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DLNR NEWS RELEASE: ‘Iao Valley State Monument remains closed as repairs continue, now expected to reopen in August 2017

Posted on Jul 19, 2017 in Latest Department News

WAILUKU, MAUI –  ‘Iao Valley State Monument is now not expected to reopen until early August 2017,  as the Department of Land and Natural Resources (DLNR) continues work to complete repairs to make the park safe for public visitation following major flooding and damage in late 2016. It remains closed until further notice for public safety reasons.

Interim slope stabilization in the ‘Iao Stream has been completed, but the park is still a construction scene with heavy equipment while the Division of State Parks is still completing parking lot restriping, installation of flexible traffic delineators, and installation of security guardrail fencing at various locations in the park. Repairs to the pedestrian bridge will round out the interim improvements.

A second significant phase of streamside slope stabilization will be required later in the year.  An additional park closure will be announced during that phase of work.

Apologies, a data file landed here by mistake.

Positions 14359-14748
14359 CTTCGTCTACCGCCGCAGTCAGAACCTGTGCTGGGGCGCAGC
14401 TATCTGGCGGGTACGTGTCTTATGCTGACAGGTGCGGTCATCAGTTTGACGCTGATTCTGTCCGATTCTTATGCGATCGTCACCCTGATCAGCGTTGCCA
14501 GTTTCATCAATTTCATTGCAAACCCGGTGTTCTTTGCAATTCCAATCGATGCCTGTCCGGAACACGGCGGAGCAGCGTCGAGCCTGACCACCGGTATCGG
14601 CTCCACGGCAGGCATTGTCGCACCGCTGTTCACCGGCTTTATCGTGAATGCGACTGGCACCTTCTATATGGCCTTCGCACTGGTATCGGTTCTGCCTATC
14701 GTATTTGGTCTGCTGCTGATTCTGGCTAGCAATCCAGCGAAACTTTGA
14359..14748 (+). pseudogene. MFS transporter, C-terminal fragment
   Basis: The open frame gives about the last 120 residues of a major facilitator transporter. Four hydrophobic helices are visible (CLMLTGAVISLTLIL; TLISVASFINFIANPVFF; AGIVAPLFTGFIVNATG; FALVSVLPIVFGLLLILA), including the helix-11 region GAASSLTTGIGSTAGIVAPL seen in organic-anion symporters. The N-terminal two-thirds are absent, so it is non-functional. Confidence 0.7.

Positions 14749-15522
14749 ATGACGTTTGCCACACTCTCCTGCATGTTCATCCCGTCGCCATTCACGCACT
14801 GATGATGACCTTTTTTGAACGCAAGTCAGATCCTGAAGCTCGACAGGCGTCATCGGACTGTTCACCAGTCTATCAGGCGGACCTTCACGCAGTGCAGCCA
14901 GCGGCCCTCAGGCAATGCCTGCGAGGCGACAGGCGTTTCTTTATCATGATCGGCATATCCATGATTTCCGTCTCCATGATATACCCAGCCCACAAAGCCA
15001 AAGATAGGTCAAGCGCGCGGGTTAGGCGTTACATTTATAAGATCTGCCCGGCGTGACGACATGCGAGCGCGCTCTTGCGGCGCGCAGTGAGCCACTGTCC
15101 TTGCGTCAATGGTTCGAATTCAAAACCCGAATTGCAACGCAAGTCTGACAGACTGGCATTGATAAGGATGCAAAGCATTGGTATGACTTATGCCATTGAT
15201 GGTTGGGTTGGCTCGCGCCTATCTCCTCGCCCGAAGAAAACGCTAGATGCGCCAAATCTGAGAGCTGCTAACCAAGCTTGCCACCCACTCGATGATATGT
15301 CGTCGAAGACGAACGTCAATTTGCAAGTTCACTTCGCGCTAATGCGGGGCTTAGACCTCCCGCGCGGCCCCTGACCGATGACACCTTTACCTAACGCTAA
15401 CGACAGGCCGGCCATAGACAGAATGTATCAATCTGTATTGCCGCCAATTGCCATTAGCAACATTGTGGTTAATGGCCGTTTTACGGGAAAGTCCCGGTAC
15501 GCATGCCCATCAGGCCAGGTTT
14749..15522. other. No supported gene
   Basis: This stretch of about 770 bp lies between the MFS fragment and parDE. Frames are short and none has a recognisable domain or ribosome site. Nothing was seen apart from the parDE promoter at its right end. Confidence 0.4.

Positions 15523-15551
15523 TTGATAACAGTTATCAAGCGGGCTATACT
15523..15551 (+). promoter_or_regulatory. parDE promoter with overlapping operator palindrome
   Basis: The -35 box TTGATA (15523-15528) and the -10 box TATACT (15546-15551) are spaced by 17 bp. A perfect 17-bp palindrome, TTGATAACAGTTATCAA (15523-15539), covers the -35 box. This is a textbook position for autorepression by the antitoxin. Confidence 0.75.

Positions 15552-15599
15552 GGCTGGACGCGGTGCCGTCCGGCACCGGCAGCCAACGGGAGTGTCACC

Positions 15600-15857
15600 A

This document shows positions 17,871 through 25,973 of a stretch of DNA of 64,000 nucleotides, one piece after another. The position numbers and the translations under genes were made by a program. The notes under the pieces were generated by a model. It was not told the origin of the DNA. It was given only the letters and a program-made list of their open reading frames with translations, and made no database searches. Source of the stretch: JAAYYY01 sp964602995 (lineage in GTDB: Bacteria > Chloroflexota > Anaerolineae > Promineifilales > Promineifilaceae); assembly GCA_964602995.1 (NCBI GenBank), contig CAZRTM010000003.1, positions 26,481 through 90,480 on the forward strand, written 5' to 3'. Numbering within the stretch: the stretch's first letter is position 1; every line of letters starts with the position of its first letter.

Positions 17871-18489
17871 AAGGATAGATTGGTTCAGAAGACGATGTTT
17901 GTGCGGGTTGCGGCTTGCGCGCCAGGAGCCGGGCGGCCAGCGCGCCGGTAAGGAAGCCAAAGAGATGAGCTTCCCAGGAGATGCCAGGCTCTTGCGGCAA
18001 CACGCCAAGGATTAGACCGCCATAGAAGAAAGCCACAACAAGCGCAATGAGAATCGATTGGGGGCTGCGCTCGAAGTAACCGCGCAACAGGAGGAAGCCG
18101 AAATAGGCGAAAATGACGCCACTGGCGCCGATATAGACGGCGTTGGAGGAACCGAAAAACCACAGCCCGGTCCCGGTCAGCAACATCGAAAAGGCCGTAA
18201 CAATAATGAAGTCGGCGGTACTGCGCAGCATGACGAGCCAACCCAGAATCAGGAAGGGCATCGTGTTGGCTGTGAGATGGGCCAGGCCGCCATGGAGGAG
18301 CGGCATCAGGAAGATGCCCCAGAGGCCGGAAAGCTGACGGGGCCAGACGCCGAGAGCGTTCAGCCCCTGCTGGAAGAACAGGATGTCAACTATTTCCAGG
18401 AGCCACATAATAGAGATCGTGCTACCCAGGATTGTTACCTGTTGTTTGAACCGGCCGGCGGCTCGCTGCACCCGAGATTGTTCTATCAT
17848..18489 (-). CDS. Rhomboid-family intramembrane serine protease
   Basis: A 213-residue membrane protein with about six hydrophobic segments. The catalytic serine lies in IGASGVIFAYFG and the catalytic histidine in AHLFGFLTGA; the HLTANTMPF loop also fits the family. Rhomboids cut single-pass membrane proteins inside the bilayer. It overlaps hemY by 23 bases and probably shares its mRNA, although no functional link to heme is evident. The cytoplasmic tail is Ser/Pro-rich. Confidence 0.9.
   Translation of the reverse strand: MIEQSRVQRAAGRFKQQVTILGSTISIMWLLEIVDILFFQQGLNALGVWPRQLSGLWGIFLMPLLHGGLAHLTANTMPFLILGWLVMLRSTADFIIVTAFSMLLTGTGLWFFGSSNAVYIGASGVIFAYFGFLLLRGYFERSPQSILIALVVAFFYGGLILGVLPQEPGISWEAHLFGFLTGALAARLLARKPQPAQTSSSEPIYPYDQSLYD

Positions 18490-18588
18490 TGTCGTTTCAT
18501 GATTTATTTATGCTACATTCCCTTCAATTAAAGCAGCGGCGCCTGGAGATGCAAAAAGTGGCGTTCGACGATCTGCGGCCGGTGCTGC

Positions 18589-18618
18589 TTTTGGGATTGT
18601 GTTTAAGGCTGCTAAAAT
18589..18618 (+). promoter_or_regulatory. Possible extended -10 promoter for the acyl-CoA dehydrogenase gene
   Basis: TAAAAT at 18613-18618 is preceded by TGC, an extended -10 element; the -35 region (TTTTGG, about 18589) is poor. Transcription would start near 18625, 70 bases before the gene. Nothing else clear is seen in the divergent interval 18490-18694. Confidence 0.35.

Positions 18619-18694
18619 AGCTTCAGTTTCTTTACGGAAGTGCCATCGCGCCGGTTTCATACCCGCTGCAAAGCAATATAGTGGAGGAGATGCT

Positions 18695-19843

State Parks Administrator Curt Cottrell said, “We’ve worked hard to inform the Maui community and visitors that ‘Iao Valley is currently closed.  We realize this is a major disappointment for the thousands of visitors who have a trip to the state monument on their must-see lists. Anytime construction has to stop because of the presence of unauthorized individuals, it could have the impact of delaying the ultimate reopening of the park.”

While the park is closed, anyone found within the closed park may be cited for a violation of Hawaii Administrative Rules Chapter 13-146-4, which is a petty misdemeanor punishable by up to 30 days in jail and a fine of up to $1,000.

‘Iao Valley State Monument is among the top attractions on Maui and sees hundreds of thousands of visitors each year. The flash flood in 2016 caused millions of dollars of damage to manmade structures like railings and pedestrian bridges and created serious erosion, stream channel and land movement.  State Parks got emergency restoration funding and began clean-up and restoration operations within weeks of the flood.

Cottrell concluded, “We certainly don’t want anyone to get hurt because they chose to ignore more than a half-dozen closed signs. Our staff and contractors are working diligently to repair the damage and restore ‘Iao Valley State Monument to its pre-flood condition. We ask for everyone’s kokua to help make that happen…by not trespassing into closed areas.”

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(All images/video courtesy Hawai‘i DLNR)


Video explaining the reasons for the temporary closure


Photographs-construction, closed signs, encounters with trespassers:




Deborah Ward

DLNR Communications specialist

(808) 587-0320 (office)